mobile malaria project

Day 16: Livingstone to Lusaka

published on
Sunday 07 April 2019 | Distance travelled: 485 km (2205 km total)

A farily uneventful driving day from Livingstone to Lusaka. We got up reasonably early and left Gloria's by 0830. We got slightly delayed in Livingstone finding a cash point and filling up with gas, but we were on our way by 0915. We got stopped at a police checkpoint outside Livingstone. The man there looked around the car and, having looked at Jason's driving license informed us that we were missing reflective strips from around the car. I had known about these, but had neglected to get them, although I had tried a shop on the Cowley Road in Oxford before we left.

I walked into the policeman's office, which was a basic container, much like the one that the car had been shipped in, with a desk and chair inside. He informed me that we would need to get some stickers or pay a fine. I said we'd happily go and get the stickers, if he could recommend somewhere. He said that there was somewhere in town, but as it would delay us, maybe we should think about buying him a drink instead. I said that we had plenty of water in the car, and he seemed to lose interest in the drink and instead gave us directions for the shop in town.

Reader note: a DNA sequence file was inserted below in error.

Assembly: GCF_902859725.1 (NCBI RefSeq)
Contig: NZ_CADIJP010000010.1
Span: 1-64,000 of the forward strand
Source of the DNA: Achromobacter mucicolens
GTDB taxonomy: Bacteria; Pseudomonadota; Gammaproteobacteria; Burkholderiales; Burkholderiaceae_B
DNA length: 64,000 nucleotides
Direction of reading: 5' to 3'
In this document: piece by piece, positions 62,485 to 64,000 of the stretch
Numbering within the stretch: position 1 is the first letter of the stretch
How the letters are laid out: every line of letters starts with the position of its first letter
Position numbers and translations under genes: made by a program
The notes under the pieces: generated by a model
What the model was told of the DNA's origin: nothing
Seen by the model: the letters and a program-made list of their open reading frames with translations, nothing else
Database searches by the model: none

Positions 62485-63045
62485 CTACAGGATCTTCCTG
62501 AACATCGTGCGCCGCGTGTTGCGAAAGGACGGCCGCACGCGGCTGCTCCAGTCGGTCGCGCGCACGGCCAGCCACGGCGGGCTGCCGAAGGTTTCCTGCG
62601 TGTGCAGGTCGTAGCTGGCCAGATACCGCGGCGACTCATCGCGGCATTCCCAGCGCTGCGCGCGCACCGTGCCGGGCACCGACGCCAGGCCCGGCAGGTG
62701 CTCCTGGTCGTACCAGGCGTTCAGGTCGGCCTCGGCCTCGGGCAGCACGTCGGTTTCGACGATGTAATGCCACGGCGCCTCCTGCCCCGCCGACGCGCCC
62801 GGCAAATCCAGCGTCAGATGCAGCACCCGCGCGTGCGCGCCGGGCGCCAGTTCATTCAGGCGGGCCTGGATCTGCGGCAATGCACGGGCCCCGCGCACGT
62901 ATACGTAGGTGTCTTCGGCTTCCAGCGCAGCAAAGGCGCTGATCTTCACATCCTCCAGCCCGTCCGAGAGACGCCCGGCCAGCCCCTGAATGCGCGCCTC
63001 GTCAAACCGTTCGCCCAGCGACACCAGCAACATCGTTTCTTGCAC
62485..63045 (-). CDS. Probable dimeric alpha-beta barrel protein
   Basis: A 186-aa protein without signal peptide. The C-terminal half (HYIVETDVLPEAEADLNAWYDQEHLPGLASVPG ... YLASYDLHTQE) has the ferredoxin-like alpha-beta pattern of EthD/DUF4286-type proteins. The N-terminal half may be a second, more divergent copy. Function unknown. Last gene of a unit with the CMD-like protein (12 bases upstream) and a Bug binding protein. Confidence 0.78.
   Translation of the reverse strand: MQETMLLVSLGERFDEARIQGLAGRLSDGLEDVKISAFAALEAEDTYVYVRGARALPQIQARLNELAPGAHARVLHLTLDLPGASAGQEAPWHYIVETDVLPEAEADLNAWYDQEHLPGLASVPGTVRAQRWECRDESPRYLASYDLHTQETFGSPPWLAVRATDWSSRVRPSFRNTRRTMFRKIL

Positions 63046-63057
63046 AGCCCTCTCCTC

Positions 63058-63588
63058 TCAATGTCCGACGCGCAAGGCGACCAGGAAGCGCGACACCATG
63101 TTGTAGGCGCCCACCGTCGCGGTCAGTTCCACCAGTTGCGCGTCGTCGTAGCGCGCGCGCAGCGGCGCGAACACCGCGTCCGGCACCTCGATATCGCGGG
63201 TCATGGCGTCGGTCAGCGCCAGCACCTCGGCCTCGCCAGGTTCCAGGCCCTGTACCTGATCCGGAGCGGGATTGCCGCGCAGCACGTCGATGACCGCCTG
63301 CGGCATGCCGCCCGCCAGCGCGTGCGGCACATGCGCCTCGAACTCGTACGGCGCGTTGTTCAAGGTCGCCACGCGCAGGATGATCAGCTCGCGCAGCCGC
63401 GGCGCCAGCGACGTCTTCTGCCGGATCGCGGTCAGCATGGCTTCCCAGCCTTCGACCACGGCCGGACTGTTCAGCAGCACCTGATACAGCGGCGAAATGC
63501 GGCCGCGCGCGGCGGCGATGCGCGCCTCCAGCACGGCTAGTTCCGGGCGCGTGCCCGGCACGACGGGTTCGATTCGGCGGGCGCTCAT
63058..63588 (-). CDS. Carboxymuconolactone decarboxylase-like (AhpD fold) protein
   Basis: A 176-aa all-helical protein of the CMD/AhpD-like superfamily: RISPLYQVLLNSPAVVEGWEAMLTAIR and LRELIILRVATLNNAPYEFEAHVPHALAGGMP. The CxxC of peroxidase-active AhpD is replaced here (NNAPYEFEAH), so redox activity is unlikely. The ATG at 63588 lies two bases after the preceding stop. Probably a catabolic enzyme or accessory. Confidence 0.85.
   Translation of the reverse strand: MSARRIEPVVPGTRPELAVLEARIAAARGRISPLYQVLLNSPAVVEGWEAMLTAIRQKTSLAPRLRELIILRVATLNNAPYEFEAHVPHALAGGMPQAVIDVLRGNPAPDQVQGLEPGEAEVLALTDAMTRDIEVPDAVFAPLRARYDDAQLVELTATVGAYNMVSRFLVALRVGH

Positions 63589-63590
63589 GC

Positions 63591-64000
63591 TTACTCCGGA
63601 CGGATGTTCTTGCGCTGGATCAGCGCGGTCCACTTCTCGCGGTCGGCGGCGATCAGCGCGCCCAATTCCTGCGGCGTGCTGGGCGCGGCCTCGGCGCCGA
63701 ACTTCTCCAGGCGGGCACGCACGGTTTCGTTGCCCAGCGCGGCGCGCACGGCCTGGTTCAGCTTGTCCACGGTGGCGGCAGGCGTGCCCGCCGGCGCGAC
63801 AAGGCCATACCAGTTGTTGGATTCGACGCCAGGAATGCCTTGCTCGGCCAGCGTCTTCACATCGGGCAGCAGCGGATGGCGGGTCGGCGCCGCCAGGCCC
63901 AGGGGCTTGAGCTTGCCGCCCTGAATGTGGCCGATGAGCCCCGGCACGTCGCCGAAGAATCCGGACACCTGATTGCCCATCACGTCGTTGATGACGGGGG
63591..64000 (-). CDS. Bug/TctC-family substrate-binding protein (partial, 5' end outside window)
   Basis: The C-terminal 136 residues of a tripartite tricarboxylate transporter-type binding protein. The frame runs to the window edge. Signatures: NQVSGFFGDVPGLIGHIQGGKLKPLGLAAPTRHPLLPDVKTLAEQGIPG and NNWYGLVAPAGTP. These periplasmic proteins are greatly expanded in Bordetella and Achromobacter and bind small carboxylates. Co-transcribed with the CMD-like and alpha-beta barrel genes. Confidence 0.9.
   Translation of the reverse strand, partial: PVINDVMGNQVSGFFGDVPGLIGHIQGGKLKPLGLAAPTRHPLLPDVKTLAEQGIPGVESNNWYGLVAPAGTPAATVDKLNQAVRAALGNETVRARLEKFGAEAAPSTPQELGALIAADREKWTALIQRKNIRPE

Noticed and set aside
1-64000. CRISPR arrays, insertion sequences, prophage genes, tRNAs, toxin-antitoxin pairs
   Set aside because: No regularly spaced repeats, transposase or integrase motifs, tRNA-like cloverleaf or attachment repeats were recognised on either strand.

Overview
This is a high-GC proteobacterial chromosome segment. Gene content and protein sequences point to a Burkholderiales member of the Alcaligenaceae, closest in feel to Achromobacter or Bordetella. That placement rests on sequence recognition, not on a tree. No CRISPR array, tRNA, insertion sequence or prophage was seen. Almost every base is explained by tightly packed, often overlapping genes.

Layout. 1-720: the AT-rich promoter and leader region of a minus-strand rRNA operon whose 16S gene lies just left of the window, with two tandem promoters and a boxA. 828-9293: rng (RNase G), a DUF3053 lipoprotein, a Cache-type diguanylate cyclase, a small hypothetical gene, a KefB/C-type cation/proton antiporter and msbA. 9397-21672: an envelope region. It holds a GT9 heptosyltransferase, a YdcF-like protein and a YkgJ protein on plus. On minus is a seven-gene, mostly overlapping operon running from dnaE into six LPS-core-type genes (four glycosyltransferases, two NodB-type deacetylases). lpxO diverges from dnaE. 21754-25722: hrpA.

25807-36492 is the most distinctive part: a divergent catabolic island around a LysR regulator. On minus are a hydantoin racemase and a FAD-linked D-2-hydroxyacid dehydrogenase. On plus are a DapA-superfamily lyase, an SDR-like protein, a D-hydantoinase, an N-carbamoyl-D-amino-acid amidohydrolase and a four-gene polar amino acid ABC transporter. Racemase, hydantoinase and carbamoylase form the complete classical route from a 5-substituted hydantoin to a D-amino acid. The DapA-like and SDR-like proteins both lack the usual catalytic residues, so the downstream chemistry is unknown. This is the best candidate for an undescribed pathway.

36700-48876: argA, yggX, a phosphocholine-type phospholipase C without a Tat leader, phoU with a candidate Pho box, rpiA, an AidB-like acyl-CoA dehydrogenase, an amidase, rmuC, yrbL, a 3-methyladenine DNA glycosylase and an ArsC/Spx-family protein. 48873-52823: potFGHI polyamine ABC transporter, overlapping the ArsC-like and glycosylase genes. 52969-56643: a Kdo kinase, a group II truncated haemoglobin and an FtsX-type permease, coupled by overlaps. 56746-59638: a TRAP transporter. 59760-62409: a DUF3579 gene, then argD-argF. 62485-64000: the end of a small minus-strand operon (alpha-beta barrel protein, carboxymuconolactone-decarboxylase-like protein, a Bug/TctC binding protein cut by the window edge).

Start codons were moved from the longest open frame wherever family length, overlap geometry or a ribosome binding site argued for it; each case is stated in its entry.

Needless to say, as it was early on a Sunday morning the shop was closed, but as we drove back past him 20 minutes later, he didn't seem to care anymore and waved us through.

The drive was beautiful. It was greener than Namibia, and wide and vast at points. It felt like we were driving right across the flood plain of the mighty Zambezi. There were more people around too. Some people used the road a a selling place and sat with piles of fruit, vegetables, or charcoal, others road bikes.

We arrived at a very basic hostel in Lusaka run by a guy called Kevin. White with strange Geordie accent, he was born in Zambia to parents from Newcastle and is suffering from Parkinsons. I think we were all unimpressed with the state of this place, and are sharing a four person dormitory, with a shower installed in the corner. There's no space and our things feel more safe in the car, but it's a roof over our heads at least. I'd cancelled our campsite in lieu of this, and although we're very close to the National Malaria Elimination Centre (NMEC) it's definitely the biggest dive we've yet been in. I'm sure we'll come to appreciate the goats roaming around and the chickens in the garden, but it's not ideal.